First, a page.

The bulk of the celebrity interviews are: Kim Fowley for 10-15 mins total, Nancy Sinatra for maybe 5 mins, Joan Jett for maybe 1 min, Cher 1 mins, Bowie 45 sec, Gwen Stefani 30 sec (but parts repeated to make it longer), Ray Manzarek 15 sec, and a few others for 15 sec or less. Tori Amos appears through the door of her trailer looking confused for exactly 1.5 seconds, and the Beatles "appearances" are just photos and stock footage.

Marketing for this film is deceptive at best, dishonest at worst. If this sort of thing pisses you off as much as it does me, pumping your expectations to unrealistic heights then dropping you on your butt unfulfilled, then you may want to put down the ritzy DVD box, take a deep breath, remind yourself that it's just a mid-budget documentary, and enjoy it for what it's worth, not what it promises to be.

Now about the movie itself. It suffers from a bit of identity crisis, at times trying to prove that Rodney is an icon whom we should adore, at times portraying him as a loser who never got his due. He is shown as a short, gentle, harmless man, but then we are shown images of him licking topless women and stories of him having sex with every groupie who ever hitched a ride to California. We are shown images of a shabby-looking home with holes in the furniture, but then it's made clear that he was the successful owner of a downtown nightclub where patrons and girls by the dozen would kill to get into his VIP room. I'm not sure what the filmmaker was trying to do. But the result was that I didn't feel any sympathy for Rodney by the end of the film, because it's obvious that he had more wine, women & song in 1 day than most of us have in our miserable lives. Is the director's point that he didn't get enough??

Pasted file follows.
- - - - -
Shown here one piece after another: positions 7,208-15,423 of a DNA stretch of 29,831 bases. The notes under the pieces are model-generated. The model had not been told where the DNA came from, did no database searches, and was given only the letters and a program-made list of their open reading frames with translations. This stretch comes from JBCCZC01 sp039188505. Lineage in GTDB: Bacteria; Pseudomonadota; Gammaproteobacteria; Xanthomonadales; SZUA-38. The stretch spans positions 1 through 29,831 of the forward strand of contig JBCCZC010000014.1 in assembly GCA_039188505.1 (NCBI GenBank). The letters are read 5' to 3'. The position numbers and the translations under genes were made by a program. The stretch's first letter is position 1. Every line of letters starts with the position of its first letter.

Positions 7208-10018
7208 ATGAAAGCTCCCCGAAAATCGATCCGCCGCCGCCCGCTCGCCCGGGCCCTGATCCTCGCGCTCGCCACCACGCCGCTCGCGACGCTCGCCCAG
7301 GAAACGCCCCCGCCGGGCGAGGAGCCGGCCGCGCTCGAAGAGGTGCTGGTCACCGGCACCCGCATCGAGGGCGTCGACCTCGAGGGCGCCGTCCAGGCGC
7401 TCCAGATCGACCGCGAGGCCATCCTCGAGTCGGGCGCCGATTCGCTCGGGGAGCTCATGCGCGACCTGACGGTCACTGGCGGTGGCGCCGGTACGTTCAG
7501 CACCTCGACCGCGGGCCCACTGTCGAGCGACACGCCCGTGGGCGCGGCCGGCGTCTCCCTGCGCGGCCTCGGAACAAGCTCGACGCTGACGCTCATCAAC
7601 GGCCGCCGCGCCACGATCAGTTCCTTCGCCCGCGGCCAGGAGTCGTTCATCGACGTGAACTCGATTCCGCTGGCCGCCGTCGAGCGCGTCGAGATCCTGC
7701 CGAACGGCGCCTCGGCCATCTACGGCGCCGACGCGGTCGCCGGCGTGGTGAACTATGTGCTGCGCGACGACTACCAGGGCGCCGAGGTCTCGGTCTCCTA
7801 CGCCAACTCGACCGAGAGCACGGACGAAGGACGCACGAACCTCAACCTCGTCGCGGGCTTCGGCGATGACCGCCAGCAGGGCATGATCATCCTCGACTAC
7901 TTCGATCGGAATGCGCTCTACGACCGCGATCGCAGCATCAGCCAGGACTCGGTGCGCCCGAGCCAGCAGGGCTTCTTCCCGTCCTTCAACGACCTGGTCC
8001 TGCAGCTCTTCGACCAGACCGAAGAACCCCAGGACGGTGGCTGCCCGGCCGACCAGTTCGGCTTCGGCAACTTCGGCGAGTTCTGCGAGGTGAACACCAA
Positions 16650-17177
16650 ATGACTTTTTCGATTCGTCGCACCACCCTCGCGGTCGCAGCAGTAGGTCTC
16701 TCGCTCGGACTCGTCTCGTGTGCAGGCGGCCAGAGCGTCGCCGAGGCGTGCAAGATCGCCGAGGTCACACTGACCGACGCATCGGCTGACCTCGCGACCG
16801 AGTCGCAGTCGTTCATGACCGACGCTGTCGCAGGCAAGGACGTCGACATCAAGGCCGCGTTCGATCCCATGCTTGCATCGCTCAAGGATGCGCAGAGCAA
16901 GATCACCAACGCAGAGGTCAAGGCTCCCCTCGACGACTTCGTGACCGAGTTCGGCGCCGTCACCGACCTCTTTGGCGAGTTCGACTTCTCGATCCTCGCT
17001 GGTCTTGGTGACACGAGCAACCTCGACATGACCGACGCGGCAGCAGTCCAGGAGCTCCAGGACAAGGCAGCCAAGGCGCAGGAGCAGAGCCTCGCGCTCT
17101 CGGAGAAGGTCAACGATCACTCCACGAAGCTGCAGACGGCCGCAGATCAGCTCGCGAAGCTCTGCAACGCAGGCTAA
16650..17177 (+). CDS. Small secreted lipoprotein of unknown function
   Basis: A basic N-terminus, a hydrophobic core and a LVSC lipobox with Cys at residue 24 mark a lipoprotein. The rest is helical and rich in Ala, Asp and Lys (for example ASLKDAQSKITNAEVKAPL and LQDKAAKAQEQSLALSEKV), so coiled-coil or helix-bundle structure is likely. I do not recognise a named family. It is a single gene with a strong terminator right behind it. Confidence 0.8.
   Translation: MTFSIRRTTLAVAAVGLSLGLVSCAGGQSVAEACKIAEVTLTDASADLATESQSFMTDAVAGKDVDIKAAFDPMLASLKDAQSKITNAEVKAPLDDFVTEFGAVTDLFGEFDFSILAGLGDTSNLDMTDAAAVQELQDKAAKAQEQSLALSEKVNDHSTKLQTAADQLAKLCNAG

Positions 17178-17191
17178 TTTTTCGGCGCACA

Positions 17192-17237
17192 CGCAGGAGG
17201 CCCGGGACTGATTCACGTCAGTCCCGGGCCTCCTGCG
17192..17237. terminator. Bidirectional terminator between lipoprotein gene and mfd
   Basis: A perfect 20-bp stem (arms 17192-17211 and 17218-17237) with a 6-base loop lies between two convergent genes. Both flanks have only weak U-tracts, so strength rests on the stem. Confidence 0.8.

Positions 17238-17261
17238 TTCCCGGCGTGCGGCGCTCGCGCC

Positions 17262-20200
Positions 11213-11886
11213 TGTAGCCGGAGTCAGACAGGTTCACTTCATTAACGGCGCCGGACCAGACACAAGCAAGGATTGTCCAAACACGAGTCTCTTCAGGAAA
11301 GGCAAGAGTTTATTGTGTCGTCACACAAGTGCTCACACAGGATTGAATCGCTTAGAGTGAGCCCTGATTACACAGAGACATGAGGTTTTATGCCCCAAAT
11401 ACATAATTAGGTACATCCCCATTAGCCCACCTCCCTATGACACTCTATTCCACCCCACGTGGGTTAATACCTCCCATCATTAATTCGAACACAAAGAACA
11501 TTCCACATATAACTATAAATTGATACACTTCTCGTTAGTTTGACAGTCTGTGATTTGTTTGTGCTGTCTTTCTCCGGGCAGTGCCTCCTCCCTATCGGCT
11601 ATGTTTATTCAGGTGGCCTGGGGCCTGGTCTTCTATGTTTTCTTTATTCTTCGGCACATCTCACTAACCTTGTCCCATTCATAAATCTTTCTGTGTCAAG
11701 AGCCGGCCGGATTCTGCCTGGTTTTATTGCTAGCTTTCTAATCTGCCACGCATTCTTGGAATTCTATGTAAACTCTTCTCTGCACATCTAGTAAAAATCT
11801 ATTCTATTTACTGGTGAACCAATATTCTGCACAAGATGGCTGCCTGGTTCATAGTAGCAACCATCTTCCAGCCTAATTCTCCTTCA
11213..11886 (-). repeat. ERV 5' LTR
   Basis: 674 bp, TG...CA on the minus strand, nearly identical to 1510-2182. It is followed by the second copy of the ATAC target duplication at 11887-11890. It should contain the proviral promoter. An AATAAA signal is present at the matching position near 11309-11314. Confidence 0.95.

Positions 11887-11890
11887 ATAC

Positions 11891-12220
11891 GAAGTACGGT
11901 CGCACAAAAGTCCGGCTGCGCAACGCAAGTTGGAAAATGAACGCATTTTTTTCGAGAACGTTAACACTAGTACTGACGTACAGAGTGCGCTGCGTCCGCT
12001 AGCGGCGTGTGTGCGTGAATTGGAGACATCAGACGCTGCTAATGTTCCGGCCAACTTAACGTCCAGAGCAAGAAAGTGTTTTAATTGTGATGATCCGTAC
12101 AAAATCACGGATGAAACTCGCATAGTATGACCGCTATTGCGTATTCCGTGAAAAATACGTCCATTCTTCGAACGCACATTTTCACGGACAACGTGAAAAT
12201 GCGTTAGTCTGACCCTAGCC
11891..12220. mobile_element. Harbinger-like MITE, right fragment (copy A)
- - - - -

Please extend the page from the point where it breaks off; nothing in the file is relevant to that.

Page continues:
Rodney himself has a cute boyish face which makes him instantly lovable, but his awkward, 1-word answers to the director's questions become slightly irritating by the end of the film. I certainly don't fault Rodney for playing his cards close to his chest; he strikes me as a very private man with serious reservations about having his life splayed out on a buffet table. I fault the filmmakers for not coaxing the good stuff out of him. And I'm not talking about dirt & drama, I'm talking about the simple passion for music that drove Rodney. Would it have killed the filmmakers to spend 5 minutes asking him what his favorite song or band or style was? No, instead it always seems to be "who's the most famous person you met?"

Well, lack of music notwithstanding, this is an interesting documentary about an underdog. It doesn't really tell a story, not like the excellent "Anvil! The Story of Anvil" (now THAT ONE can indeed be called the greatest rock'n'roll film ever). In Mayor of the Sunset Strip I feel as though the filmmakers failed to deliver. That plus the absurdly inflated expectations I had from the DVD box made this a ho-hum experience.